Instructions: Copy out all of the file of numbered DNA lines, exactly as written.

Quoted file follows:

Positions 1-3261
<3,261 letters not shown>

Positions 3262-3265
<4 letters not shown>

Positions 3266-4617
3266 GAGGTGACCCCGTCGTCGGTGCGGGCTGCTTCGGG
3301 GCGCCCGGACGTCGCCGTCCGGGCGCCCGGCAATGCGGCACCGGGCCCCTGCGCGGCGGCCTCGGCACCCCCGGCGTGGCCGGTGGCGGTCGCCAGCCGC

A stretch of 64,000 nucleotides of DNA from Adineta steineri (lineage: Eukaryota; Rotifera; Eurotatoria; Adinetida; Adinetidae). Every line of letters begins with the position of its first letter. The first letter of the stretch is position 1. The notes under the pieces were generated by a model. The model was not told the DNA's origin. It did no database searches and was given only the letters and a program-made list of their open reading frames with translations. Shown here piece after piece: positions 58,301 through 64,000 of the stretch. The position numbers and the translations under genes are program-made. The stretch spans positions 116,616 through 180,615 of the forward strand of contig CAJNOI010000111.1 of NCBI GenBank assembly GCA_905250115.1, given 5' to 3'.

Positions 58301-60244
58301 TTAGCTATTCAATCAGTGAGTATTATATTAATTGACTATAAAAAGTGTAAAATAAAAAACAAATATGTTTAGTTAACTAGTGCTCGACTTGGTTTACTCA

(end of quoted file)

Positions 1-3261
<3,261 letters not shown>

Positions 3262-3265
<4 letters not shown>

Positions 3266-4617
3266 GAGGTGACCCCGTCGTCGGTGCGGGCTGCTTCGGG
3301 GCGCCCGGACGTCGCCGTCCGGGCGCCCGGCAATGCGGCACCGGGCCCCTGCGCGGCGGCCTCGGCACCCCCGGCGTGGCCGGTGGCGGTCGCCAGCCGC

A stretch of 64,000 nucleotides of DNA from Adineta steineri (lineage: Eukaryota; Rotifera; Eurotatoria; Adinetida; Adinetidae). Every line of letters begins with the position of its first letter. The first letter of the stretch is position 1. The notes under the pieces were generated by a model. The model was not told the DNA's origin. It did no database searches and was given only the letters and a program-made list of their open reading frames with translations. Shown here piece after piece: positions 58,301 through 64,000 of the stretch. The position numbers and the translations under genes are program-made. The stretch spans positions 116,616 through 180,615 of the forward strand of contig CAJNOI010000111.1 of NCBI GenBank assembly GCA_905250115.1, given 5' to 3'.

Positions 58301-60244
58301 TTAGCTATTCAATCAGTGAGTATTATATTAATTGACTATAAAAAGTGTAAAATAAAAAACAAATATGTTTAGTTAACTAGTGCTCGACTTGGTTTACTCA